Malawi - through the eyes of a visitor

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If measured on income per capita, Malawi is not a wealthy country, but the richness lies with its people. This is why not only the warm temperatures have given the African country its nickname "The Warm Heart of Africa". The nickname is earned by the warm hearts of its people. Knowing very little about Malawi, I traveled to the country with curiosity and an open mind to learn about The Warm Heart of Africa.

Growing up, most kids have heard the story of the rabbit and the turtle that challenge each other to race. As the rabbit's overconfidence makes him take a short nap while the turtle keeps going, one step at a time, the turtle wins the race. This story came up during a dinner conversation, when I asked one of our Malawian hosts about the Malawian culture and beliefs and I realized why time is a very different thing in Malawi than my home country, Denmark. Because in Malawi, slow and steady always win.

"So, if you ask for a volunteer in a classroom to speak on the behalf of her whole class, a volunteer will stand up and deliver the most incredible speech, just like that and unrehearsed."

Louise Kofod Thomsen
Head of Impact at Kwera

Slow and steady is also the impact made by Kwera as working with higher education takes 4-5 years before the goal is reached and a university student graduates. So one would think. But as the Danish and Malawian team traveled Malawi and visited 4 different public universities as well as a good part of the Kwera Student Climbers, it soon became clear that the impact of higher education lies not only with the end result.

At Malawian higher education institutions, the students are taught to use their voices, speak from their hearts and become inspiring leaders. So, if you ask for a volunteer in a classroom to speak on the behalf of her whole class, a volunteer will stand up and deliver the most incredible speech, just like that and unrehearsed. If Malawian students want to achieve great things in life, for themselves and for their communities, they will have to work hard, because nothing comes easy. Whether it be to climb the education ladder, find solutions to accommodation and upkeep during their studies or give back to their families and close relationships once they have just a little bit more.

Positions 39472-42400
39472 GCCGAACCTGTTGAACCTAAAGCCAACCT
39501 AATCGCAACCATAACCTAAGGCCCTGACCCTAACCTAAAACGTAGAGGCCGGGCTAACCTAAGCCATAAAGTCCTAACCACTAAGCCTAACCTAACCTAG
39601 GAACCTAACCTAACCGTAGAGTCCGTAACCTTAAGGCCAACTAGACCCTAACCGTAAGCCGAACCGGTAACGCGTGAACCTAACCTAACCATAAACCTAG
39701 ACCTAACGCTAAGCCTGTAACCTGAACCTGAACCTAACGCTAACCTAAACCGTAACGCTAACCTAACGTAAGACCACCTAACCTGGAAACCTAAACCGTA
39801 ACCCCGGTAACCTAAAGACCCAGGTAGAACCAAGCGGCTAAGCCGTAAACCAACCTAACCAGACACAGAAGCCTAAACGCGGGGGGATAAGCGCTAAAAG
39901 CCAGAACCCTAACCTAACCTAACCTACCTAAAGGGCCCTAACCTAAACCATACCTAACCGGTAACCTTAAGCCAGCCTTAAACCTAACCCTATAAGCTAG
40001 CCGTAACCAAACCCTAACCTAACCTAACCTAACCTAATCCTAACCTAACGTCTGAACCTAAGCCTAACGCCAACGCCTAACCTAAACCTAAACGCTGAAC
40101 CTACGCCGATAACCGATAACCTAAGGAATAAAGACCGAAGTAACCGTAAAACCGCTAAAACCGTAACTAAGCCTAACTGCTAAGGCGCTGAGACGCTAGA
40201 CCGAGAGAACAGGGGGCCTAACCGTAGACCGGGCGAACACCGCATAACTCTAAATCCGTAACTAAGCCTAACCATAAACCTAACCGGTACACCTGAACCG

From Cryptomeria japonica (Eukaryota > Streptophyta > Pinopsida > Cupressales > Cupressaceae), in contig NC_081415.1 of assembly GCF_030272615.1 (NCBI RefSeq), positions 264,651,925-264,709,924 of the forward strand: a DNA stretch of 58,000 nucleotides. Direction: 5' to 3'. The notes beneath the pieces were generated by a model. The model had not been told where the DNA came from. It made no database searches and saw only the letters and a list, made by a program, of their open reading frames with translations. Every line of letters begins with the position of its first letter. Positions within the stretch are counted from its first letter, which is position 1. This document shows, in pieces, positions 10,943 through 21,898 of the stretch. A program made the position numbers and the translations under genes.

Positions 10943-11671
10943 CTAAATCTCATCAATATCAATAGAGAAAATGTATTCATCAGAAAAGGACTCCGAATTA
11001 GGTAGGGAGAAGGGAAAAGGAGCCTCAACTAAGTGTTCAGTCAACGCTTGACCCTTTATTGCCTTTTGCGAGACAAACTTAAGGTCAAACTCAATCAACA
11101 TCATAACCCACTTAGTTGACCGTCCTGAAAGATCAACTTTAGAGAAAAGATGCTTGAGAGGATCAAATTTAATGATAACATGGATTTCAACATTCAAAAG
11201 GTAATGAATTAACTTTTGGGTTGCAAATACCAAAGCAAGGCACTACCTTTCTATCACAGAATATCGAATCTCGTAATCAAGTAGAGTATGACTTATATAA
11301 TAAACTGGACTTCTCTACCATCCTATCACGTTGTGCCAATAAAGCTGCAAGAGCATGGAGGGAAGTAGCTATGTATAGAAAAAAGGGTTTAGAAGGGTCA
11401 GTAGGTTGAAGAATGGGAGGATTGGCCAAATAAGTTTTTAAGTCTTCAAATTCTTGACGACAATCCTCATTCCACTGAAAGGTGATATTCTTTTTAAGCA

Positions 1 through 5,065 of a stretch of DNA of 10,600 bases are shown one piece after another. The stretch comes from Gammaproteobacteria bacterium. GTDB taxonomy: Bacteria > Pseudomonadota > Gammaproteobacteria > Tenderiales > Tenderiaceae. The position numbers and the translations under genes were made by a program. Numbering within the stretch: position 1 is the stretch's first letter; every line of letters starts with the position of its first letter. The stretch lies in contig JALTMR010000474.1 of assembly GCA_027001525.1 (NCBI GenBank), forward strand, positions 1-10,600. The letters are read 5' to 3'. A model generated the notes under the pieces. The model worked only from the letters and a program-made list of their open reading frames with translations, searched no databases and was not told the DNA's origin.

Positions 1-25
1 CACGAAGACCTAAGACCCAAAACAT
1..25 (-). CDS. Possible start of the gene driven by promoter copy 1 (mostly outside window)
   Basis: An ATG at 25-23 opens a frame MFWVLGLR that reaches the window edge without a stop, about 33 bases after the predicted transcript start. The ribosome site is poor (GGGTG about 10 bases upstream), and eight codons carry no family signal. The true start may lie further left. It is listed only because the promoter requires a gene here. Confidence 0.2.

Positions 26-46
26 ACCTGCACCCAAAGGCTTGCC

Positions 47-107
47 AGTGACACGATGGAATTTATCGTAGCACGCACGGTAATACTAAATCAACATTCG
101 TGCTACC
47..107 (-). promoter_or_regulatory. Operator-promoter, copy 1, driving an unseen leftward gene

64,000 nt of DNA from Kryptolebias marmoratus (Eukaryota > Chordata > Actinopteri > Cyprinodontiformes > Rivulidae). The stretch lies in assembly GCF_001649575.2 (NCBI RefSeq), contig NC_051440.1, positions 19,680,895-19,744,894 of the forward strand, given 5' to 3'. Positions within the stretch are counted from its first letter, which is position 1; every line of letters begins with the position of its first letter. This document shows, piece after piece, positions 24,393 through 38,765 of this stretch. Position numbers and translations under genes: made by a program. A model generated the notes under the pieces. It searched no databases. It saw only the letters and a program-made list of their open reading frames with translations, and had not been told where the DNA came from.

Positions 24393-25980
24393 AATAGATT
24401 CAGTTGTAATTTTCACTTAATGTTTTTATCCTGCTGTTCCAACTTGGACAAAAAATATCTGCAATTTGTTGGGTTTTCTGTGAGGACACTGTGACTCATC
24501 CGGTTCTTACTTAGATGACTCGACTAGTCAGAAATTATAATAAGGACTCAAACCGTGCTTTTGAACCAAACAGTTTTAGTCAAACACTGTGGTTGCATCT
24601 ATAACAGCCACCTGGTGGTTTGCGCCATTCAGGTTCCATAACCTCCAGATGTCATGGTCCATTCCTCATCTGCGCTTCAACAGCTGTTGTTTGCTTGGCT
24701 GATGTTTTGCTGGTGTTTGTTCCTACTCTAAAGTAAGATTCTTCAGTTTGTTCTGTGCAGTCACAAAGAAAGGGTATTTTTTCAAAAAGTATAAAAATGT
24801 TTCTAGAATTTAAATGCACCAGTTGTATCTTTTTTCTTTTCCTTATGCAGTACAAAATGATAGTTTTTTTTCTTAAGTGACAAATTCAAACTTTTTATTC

This only makes it even more impressive and inspiring to listen to the students dreams for the future which every single one is closely related to a deep wish to change their country for the better. It is the student who studies medicine and dreams of developing a vaccine against malaria. It is the female student who already has her own clothing company and aims to inspire more female entrepreneurs. And it is the student who lost her parents at an early age who wants to help other orphans in her community.

Getting to know all the many personal stories, achievements, and dreams of a higher education student in Malawi, it quickly materializes how big of an impact Kwera is already making by funding and supporting 515 university students. This is not only a high number, this is 515 individuals who will make vital contributions for the progress of Malawi and their local communities.

As I am sitting and writing this on a cold January day in Denmark, I bring with me the warmth of the Malawian people who has inspired me tremendously with their can-do attitude, gratitude for everything that comes their way and for their strong belief that we will get there, slowly but steady.

Zikomo to the Kwera Malawian team for hosting us and showing us your beautiful country.

Louise is the Head of Impact at Kwera and joined the Danish group who traveled Malawi from 24-28 January 2023.